Buddhist teachings on emptiness challenge us to think about broad-based social movements as an unfolding process, as that which has deep roots in history, and which has no certainty of outcomes, no guarantee of arriving at a projected utopian future. We can understand social movements as open-ended processes of continuous change and evolution, ennobling us to confront every new era as a challenge to work out our quest for collective awakening. —Shaun Bartone
I’m on my way this weekend to the Act on Climate March in Quebec City on Saturday, April 11. For the last two months, the heartland of Canada, Ontario and Quebec, has been embroiled in university strikes and anti-austerity protests. Students and faculty are striking at York University and U of Toronto, protesting higher tuition for students and low-wages for contract faculty. Anti-austerify marches and protests have flared up in Montreal and Quebec City. Meanwhile in Europe, anti-austerity marches are flaring up in cities across Europe, in Greece and Spain. Just two weeks ago, in Frankfurt, Germany, citizens took to the streets in a mass demonstration against the opening of new bank headquarters in the financial district. The Frankfurt protest was called “Blockupy”, signalling a reprise of the Occupy movement of 2011. The Act on Climate march in Quebec City comes on the heels of the anti-austeriy marches, what activists have called a reprise of the “Maple Spring” of 2012, the Quebec student movement. The anti-austerity marches, and the Act on Climate March, aim to foment a broad social movement of not only students, but labour, civil rights groups and environmental activists. All over the world we are seeing the convergence of multiple social movements that up until this decade were silos of activism. They have realized immense strength and power from working together for common aims of restructuring society from the ground up.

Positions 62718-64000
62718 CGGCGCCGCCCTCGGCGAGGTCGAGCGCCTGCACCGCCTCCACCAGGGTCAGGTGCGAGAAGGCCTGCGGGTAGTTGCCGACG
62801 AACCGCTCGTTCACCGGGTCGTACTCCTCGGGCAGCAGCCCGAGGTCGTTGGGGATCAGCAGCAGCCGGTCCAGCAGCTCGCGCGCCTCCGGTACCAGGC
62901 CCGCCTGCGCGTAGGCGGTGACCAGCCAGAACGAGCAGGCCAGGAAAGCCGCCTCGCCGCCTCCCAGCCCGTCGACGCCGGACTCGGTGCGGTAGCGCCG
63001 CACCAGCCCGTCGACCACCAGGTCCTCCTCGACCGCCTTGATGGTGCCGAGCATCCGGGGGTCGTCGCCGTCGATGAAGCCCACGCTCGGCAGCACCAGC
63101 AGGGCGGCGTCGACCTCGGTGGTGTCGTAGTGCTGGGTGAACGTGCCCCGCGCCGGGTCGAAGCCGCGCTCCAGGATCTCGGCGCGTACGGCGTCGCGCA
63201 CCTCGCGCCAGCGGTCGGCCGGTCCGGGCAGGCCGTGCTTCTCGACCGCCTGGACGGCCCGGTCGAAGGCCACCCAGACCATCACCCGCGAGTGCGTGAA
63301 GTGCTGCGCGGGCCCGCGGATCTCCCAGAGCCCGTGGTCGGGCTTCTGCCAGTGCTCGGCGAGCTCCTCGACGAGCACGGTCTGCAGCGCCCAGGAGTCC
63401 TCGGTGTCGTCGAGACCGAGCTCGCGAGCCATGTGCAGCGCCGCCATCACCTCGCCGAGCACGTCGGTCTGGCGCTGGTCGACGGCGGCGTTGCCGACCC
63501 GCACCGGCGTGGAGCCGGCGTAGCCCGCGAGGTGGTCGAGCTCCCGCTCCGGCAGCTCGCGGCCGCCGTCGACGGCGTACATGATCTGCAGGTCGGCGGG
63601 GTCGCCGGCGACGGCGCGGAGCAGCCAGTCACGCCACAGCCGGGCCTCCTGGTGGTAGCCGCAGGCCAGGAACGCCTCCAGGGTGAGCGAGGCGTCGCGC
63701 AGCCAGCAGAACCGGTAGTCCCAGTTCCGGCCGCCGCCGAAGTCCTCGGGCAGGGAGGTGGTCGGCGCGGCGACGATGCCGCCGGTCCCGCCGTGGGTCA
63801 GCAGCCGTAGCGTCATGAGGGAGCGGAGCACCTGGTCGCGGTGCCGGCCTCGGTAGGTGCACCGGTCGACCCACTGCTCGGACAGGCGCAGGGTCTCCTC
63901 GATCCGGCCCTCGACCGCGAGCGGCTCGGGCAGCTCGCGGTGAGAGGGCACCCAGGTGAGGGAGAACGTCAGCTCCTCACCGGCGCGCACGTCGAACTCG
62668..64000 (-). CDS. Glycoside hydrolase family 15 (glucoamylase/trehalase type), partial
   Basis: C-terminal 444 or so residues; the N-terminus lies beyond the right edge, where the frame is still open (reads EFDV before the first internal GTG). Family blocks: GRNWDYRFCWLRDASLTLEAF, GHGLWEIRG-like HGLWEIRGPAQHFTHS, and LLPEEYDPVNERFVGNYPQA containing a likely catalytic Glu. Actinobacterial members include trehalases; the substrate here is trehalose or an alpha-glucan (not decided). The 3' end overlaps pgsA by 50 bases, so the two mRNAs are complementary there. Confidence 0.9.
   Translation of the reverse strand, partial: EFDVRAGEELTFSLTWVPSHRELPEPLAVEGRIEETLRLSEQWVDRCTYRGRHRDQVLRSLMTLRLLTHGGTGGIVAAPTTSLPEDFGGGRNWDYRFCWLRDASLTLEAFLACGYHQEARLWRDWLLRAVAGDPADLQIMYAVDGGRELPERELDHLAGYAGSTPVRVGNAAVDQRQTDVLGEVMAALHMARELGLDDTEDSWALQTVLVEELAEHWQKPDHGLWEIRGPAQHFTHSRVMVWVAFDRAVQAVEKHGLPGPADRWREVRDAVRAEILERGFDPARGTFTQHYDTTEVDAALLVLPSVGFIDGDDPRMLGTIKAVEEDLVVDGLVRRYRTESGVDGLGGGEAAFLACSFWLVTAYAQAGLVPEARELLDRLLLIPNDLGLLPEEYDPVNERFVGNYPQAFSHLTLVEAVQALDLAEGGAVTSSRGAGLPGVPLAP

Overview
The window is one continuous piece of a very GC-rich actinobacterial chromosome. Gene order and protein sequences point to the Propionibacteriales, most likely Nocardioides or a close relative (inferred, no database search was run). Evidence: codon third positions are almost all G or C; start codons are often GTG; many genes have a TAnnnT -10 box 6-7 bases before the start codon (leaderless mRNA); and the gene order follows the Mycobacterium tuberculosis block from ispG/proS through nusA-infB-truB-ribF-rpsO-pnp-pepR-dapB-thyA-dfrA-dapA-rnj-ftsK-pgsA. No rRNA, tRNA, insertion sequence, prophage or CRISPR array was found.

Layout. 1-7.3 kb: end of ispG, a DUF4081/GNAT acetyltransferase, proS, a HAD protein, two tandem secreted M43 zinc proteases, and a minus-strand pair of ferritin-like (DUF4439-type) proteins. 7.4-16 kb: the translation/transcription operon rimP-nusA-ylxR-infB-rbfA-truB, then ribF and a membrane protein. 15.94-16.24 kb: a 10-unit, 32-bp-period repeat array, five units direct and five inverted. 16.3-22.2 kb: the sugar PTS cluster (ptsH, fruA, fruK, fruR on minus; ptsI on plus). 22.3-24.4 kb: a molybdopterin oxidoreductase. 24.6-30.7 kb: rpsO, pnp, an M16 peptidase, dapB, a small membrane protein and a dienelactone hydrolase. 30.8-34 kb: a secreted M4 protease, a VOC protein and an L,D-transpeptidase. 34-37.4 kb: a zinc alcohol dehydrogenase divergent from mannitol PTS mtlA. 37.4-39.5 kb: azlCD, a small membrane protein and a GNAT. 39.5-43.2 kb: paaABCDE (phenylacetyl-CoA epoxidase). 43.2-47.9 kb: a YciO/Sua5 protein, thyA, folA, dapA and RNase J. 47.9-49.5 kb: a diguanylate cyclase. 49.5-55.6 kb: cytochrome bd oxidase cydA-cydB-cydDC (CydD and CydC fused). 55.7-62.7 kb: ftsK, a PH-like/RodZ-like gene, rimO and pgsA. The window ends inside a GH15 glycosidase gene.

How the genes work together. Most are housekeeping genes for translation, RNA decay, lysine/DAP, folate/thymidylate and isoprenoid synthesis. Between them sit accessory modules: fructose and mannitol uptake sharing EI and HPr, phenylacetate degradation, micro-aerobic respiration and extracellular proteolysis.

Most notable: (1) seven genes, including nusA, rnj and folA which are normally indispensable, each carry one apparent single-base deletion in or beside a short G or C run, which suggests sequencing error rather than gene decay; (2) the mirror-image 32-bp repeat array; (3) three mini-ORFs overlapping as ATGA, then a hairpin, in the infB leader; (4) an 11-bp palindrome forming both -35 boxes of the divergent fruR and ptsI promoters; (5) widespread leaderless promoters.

When the Occupy movement launched in September 2011, it put out to the world it’s statement: “We Have One Demand.” But in the ensuing weeks, it was never articulated, at least as a public statement of the aims of the entire movement, exactly what that “one demand” was. What emerged over the weeks that followed, in Occupy movements all over the US, Canada and Europe, was a plethora of demands that were concerned with, broadly, the massive inequality between the wealthy elites and the rest of the population, ie. the 1% and the 99%. It vocalized outrage at the housing and mortgage crisis, the bank bailouts, rising unemployment and student debt, labour exploitation and low wages, global warming and the destruction of the environment, the usurping of democratic processes by corporate control, the militarization of the police, endless war, the criminalization of people of colour and the poor, and the massive growth of the prison system, among many other concerns. Though The One Demand was never officially specified, what poured forth was a cornucopia of demands affecting a multitude of conditions across society.